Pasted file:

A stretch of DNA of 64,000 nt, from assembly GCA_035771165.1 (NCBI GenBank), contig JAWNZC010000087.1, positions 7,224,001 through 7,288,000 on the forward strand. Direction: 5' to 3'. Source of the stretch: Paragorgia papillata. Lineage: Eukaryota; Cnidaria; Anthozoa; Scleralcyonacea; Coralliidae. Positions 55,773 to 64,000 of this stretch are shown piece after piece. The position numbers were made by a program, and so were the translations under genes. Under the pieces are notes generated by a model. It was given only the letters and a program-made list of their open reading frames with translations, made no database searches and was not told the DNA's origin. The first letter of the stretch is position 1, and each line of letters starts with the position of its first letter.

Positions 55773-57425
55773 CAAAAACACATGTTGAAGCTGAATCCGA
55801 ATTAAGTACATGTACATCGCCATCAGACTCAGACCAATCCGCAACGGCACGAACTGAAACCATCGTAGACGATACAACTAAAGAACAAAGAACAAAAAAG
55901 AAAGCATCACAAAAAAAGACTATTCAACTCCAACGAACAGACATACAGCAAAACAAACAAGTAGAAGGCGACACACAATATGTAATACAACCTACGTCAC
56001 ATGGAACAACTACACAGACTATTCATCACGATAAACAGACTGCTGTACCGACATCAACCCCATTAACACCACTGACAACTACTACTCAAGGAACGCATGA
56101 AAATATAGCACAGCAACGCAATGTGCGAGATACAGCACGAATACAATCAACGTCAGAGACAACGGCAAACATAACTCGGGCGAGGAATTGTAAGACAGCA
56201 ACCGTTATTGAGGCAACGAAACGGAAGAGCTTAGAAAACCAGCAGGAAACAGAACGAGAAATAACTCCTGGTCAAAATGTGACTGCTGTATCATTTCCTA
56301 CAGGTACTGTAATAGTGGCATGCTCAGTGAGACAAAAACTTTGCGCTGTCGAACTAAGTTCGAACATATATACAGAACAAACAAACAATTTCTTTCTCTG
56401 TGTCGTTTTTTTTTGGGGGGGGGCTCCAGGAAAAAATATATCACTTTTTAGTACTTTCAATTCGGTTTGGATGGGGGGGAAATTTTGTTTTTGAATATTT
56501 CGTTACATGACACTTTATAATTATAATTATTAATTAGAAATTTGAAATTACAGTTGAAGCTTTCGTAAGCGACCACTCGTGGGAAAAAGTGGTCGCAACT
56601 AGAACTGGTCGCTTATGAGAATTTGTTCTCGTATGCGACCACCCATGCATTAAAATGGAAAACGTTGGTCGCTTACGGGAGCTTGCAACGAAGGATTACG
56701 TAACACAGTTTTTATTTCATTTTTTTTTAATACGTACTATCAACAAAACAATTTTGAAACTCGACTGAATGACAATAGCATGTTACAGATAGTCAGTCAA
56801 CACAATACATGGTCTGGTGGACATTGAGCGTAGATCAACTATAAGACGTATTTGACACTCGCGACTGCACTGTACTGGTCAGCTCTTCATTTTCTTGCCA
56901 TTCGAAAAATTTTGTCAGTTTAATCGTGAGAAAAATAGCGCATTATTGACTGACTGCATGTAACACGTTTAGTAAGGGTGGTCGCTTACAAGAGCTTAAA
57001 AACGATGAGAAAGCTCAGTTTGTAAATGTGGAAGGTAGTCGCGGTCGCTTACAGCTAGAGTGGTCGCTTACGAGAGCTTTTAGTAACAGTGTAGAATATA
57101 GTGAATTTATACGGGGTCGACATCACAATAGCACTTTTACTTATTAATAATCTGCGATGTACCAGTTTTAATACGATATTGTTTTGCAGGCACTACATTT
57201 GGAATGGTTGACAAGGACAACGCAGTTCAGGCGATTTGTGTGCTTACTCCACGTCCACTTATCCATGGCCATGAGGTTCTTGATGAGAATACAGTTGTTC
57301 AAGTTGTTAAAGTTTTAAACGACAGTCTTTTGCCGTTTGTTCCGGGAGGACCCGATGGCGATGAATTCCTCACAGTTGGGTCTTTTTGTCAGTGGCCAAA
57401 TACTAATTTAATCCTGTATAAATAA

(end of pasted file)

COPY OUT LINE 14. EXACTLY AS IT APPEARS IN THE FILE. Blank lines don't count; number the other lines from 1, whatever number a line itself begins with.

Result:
56801 CACAATACATGGTCTGGTGGACATTGAGCGTAGATCAACTATAAGACGTATTTGACACTCGCGACTGCACTGTACTGGTCAGCTCTTCATTTTCTTGCCA